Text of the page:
Fortunately, Mother Nature is generous in supplying alternative fermentables. Sorghum is the most common, but brewers of gluten-free beers also use millet, buckwheat, rice, tapioca and honey. The Goose Island brewpub in Chicago’s Clybourn neighborhood has crafted a beer from quinoa, while Harvester Brewing in Portland, Ore., uses crushed chestnuts as a raw ingredient.
Neither of those is available in the Washington area, but New Planet Beer in Boulder, Colo., markets three sorghum-based brews in the District and Maryland and plans to start shipping to Virginia this month.
“It was one of the most bittersweet days of my life,” says founder Pedro Gonzalez of his celiac disease diagnosis in 2003. A special diet restored his health but left him with a craving for simple pleasures like a frosty mug. Unhappy with the gluten-free beers on the market, Gonzalez hired several professional brew masters to formulate his beers. His lineup consists of Tread Lightly Ale, a golden ale flavored with orange peel; the aggressively hopped Off Grid Pale Ale; and 3R Raspberry Ale, which won a bronze medal in 2010 at the Great American Beer Festival in Denver.
Gonzalez contract-brews his beers but plans to open a half-barrel “demo” brewery where he can test new recipes. What other styles would he like to brew? “How many categories are there at the GABF?” he asks. “Over 100? I’d like to have over 100 categories of gluten-free beer!”
Sam Calagione, president of Dogfish Head Craft Brewery in Milton, Del., isn’t gluten intolerant, but he crafted Tweason’ale after reading the plaintive e-mails of drinkers who wanted a “gluten-free beer with gusto.” Made with sorghum, strawberries and buckwheat honey, the effervescent brew comes off as a cross between a mead and a pink champagne. Calagione plans to release the beer four times a year, in between seasonal brews. Look for four-packs to reappear in late May.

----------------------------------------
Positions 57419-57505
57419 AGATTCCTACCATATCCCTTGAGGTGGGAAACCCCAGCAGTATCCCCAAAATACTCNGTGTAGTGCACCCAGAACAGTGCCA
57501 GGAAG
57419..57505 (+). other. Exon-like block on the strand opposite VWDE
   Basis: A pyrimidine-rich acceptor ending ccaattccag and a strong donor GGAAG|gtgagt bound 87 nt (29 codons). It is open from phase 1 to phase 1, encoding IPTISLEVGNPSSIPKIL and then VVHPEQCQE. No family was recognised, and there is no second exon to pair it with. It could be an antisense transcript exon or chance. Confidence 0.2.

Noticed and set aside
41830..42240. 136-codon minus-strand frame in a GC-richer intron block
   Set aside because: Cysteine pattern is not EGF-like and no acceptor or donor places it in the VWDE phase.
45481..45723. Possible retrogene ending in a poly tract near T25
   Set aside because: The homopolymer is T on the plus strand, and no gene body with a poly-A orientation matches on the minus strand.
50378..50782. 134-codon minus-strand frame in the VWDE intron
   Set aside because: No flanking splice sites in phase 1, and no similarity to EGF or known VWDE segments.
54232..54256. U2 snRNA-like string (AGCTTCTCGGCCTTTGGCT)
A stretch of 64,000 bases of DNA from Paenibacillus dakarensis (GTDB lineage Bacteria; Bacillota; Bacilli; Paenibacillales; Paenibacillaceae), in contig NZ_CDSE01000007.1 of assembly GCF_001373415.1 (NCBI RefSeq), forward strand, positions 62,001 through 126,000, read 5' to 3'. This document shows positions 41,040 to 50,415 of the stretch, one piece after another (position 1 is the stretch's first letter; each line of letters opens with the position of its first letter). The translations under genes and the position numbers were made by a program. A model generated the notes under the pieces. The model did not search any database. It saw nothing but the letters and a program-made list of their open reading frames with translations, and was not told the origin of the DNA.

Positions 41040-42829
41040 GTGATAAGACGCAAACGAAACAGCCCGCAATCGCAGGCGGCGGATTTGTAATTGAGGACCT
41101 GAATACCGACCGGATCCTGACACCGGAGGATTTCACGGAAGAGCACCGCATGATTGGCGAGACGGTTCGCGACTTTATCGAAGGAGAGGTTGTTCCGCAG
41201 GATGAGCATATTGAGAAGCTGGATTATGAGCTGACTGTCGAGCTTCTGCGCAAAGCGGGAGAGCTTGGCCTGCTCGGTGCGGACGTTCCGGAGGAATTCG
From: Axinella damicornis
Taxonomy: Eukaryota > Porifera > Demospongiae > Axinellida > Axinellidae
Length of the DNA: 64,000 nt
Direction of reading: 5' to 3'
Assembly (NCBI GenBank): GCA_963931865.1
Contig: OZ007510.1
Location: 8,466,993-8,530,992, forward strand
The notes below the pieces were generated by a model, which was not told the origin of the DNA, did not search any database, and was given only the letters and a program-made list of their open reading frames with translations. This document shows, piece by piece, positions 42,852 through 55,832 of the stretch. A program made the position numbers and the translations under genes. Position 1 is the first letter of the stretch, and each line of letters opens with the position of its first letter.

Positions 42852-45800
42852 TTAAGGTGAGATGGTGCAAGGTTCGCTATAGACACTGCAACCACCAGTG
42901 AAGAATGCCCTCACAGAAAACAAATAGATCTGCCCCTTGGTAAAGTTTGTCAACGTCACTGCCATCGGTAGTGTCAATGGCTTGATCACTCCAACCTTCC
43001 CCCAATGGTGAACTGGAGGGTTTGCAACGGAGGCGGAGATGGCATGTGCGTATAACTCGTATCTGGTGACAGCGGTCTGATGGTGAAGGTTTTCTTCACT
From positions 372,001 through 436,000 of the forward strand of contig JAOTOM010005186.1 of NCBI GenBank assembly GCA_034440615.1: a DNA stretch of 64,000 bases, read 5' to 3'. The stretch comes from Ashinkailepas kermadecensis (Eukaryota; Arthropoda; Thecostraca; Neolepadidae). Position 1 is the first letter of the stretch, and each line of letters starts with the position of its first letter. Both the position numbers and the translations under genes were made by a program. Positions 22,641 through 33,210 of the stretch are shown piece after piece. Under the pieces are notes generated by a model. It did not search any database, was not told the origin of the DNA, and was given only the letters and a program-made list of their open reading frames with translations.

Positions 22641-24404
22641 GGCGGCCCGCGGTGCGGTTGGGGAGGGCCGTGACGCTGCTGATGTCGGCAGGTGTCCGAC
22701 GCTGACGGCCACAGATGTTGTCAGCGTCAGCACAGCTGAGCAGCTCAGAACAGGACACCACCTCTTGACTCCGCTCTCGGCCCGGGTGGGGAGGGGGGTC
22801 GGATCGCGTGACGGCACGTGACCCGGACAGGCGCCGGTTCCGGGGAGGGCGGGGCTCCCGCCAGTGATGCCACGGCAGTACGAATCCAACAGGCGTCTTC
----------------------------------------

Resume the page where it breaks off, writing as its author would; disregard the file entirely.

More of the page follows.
Many gluten-free beers finish with a cidery twang, a taste that some drinkers refer to as Belgian. The Green’s line, brewed at the DeProef Brewery in Lochristi, Belgium, is actually fermented with a Belgian yeast strain and undergoes a second fermentation in the bottle. Of the three brands imported by Merchant du Vin of Tukwila, Wash., the best is Endeavor Dubbel Dark Ale, with sweet, roasty, molasses-like notes. At 7 percent alcohol by volume, it’s stronger than most gluten-free offerings. More potent still (8.5 percent) is another attempt at a Belgian abbey beer, Green’s Tripel Blonde Ale, with its spicy flavor and hints of apple and pear in the finish.